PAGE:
Thursday, September 16, 2010

Coming Soon to the Small Screen: Federal Court Trials

The Supreme Court of the United States. Washin...Image via Wikipedia
The Judicial Conference, the 27-member federal court system policymaker presided over by U.S. Supreme Court Chief Justice John Roberts, has approved a three-year pilot program that will permit televising certain federal civil trials, according to a press release.

Final details are still being hashed out, but any broadcast will not permit the recording of the faces of jurors or witnesses, and any party to a case can opt out of the trial being aired. The pilot program was sparked by the recent Supreme Court's 5-4 vote overturning U.S. District Court for the Northern District of California Judge Vaughn Walker's order that would have permitted the telecast of the trial of the Proposition 8 same-sex marriage ban.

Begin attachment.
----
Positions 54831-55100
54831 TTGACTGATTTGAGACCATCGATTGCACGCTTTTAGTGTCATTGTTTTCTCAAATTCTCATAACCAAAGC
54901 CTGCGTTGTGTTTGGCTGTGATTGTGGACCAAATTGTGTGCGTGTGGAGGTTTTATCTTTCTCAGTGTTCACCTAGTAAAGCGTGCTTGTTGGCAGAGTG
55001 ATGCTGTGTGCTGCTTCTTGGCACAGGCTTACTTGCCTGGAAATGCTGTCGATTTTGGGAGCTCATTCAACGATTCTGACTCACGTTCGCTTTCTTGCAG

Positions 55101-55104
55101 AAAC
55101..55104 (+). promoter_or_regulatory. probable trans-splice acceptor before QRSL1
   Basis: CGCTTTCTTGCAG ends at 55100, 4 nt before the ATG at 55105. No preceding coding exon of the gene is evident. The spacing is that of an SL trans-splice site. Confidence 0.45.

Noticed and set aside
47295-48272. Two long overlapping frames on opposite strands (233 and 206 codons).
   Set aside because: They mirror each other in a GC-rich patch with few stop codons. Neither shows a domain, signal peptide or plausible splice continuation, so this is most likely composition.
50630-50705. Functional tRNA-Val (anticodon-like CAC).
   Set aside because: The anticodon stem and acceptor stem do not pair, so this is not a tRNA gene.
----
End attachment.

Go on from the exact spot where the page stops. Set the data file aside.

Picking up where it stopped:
Participation in the nationwide pilot project is at the discretion of presiding federal court judges. No entitities, other than participating courts, would be permitted to record proceedings. The U.S. Circuit Court of Appeals for the Second and Ninth Circuits allow oral arguments to be televised. Since 1946, federal criminal proceedings have not been covered by electronic media pursuant to Rule 53 of the Federal Rules of Criminal Procedure.

"TUOL" doesn't expect to see members of the High Court spending time in the make-up chair any time soon.
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